For GHG emissions, current proposed legislation would implement a cap-and-trade system, building on the success of the model that led to the reduction of Acid Rain at what was perceived to be an affordable cost. However, significant differences separate prospective GHG regulation from the Acid Rain program.
First, CO2 is a byproduct of oxidizing all fuels to produce energy. It cannot be simply scrubbed out of the exhaust stream. This complicates the technical solutions and regulatory structures required to achieve GHG-reduction goals.
For GHG, emission reduction targets will be set by year, as in the Acid Rain program. The formula for allocation of emissions allowances may be strikingly different than that for Acid Rain, with the final allocation formula depending on the outcome of political negotiations in Congress among all the interested stakeholders.
Utilities are only one of several major sources of GHG emissions, where they are the principal source (~66 percent) of SO2 emissions. GHGs are emitted by many sectors of the economy. Other major sources of GHGs include transportation, manufacturing and processing industries, and agriculture. Lobbyists representing all of these interests are scrambling to write in set-asides for allocation allowances in GHG legislation.
In the Acid Rain legislation, Congress gave extra allocations to utilities in three states with high coal use (Illinois, Indiana, and Ohio) so adjustments for special circumstances are not unprecedented. But a particularly intense battle looms over the amount of allocations that will be auctioned. Environmentalists in particular argue that all allocations should be auctioned. Utilities disagree among themselves about whether allocations should be based on kilowatt hours generated or on historic GHG emissions by generating unit.
A new aspect of GHG legislation is the practice of allowing regulated entities to use offsets to mitigate emissions and meet emission-allocation caps. Limits to the use of offsets are being hotly debated both nationally and internationally.
From a global-warming perspective, reductions of GHG emissions have equal value anywhere in the world, from any source. Under the Kyoto Protocol, offsets are certified for a variety of sources including: aforestation (planting trees), reducing emissions from Freon manufacturing, combustion of agricultural wastes, and many others. Offsets are often a more cost-effective way to meet allocation caps and therefore provide an invaluable “bridge to the future” needed by utilities in the next 10 to 15 years to meet emission-reduction goals while new technologies are being demonstrated and deployed. International offsets might cushion the near-term financial impact of emission caps more than anticipated—like rail deregulation did for Acid Rain compliance. Already 188 million CERs per year have been registered from 896 sources worldwide under the CDM mechanism in the Kyoto Protocol—91 million from China alone. This could make offsets more affordable.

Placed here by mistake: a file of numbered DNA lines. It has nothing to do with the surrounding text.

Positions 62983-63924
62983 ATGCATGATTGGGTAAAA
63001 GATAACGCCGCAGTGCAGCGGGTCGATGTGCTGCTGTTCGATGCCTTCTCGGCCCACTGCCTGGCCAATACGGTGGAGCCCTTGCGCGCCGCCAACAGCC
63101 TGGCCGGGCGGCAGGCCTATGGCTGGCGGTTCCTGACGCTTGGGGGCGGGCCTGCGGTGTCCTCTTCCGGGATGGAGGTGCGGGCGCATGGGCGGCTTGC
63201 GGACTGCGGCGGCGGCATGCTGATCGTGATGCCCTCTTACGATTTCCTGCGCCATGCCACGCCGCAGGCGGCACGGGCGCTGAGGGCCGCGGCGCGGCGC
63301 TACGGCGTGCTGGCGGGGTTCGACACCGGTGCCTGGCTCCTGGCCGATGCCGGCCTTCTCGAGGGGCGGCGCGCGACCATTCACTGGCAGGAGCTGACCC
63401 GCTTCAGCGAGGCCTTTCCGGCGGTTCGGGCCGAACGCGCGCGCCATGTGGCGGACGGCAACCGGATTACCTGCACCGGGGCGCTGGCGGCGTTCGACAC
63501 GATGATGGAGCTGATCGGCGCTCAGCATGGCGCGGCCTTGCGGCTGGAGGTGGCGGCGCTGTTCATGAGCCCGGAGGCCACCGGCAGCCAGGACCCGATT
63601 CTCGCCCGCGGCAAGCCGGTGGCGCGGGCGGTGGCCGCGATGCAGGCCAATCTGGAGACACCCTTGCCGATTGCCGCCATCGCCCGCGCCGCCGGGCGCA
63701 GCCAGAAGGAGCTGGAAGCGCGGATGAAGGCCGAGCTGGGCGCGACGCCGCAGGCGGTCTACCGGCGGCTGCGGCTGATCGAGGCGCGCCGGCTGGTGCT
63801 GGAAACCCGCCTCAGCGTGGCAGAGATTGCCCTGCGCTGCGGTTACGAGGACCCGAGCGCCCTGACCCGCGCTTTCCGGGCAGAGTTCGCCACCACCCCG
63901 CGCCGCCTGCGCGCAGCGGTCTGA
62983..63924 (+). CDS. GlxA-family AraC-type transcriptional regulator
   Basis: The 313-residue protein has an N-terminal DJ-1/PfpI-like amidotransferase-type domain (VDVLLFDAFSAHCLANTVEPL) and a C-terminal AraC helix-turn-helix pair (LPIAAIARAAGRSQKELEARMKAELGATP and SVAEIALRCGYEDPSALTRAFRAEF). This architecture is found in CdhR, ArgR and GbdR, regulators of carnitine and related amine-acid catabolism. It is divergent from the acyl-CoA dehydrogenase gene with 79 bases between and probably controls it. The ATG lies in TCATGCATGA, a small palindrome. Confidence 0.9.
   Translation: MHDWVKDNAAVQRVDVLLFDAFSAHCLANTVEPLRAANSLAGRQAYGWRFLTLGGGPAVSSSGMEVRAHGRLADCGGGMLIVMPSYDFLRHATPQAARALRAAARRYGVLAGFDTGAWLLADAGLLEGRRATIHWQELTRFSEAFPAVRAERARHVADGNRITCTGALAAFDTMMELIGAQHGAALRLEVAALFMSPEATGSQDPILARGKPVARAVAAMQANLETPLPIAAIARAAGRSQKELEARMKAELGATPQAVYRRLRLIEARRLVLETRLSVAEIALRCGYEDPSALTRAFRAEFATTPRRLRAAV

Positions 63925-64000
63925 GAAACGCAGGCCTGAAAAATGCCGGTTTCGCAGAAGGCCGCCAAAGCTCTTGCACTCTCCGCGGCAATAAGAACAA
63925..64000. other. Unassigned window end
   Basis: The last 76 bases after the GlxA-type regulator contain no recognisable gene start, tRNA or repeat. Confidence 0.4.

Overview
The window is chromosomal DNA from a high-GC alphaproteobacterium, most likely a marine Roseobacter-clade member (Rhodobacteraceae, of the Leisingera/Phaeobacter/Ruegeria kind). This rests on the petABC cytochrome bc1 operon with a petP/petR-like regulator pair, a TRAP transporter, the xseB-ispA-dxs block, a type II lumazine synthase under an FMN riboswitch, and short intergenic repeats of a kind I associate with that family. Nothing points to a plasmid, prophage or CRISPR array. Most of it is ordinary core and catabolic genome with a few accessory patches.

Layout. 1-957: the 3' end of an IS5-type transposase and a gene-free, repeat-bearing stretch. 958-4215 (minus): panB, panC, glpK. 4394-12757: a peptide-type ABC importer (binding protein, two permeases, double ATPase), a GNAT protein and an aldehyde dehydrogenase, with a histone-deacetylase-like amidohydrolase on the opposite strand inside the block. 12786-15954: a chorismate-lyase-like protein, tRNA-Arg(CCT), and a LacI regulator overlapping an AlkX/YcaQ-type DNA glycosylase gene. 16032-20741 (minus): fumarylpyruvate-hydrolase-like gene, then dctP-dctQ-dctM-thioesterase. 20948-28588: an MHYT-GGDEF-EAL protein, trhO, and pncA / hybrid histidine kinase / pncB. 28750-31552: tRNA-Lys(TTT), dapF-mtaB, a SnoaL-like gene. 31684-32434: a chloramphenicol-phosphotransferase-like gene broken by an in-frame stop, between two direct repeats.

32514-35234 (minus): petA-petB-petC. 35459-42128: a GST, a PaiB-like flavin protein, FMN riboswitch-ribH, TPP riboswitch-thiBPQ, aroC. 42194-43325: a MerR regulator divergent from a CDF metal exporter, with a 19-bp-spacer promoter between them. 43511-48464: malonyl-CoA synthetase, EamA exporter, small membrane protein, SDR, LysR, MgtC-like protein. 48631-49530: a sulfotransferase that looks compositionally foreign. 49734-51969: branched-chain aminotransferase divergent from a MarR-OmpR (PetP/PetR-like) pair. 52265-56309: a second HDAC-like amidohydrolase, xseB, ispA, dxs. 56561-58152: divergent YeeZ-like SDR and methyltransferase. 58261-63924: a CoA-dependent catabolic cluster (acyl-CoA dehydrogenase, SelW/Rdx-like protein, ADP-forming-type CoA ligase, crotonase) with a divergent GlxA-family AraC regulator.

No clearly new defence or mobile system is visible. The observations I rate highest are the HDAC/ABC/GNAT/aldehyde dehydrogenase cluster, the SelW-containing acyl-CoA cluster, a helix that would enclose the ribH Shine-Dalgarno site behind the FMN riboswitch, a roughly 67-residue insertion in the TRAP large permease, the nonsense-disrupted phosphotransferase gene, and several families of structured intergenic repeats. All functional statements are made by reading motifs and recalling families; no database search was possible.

However, offsets provide unprecedented challenges to ensure their legitimacy.
Ensuring a utility is not exceeding its allowable GHG-emission targets presents a far more complicated scenario for responsible executives than encountered with Acid Rain legislation. First, there is the challenge of monitoring and reporting emissions, tracking allocations and compensating offsets so a company knows the status of compliance at all times. The GHG challenge is that many of the offsets that will be available on the carbon market have no measurement or documentation methods like those available for SO2 emissions. Offsets involving agriculture, for instance, will have to rely on protocols for calculating emission reductions and verifications by third-party auditors. These auditors will require credentials certified by responsible parties in a new system of regulations.
Further, issues of “leakage,” double counting, indirect emissions and outright fraud could undermine the credibility of the entire process. Double counting could occur if there is joint ownership of facilities or financial ownership but not operational control of a facility. Utilities will have to develop and subscribe to a common practice to avoid double counting. And things like transmission losses might be considered an “indirect emission”—i.e., emissions that are the consequences of the operations of the reporting company but actually occur at sources owned or controlled by another company.
As a result, new, legally challenging, internal protocols will need to be established for managing the risks associated with carbon markets. Groups like the World Resources Institute and ISO have published such protocols. The details will need to await future regulations, but the processes need to be established now to allow the development of new software tools, people skills and organizational structures (see sidebar, “GHG Regulation Competencies”).
Further, strategic planning will be enormously more difficult. Planners making 40- to 50-year investment decisions face uncertainty in many areas, including: future regulations; emission targets; costs of offsets and allowances; and availability and costs of new, unproven technologies both for generating power and for capturing and sequestering GHG emissions that will comply with regulations.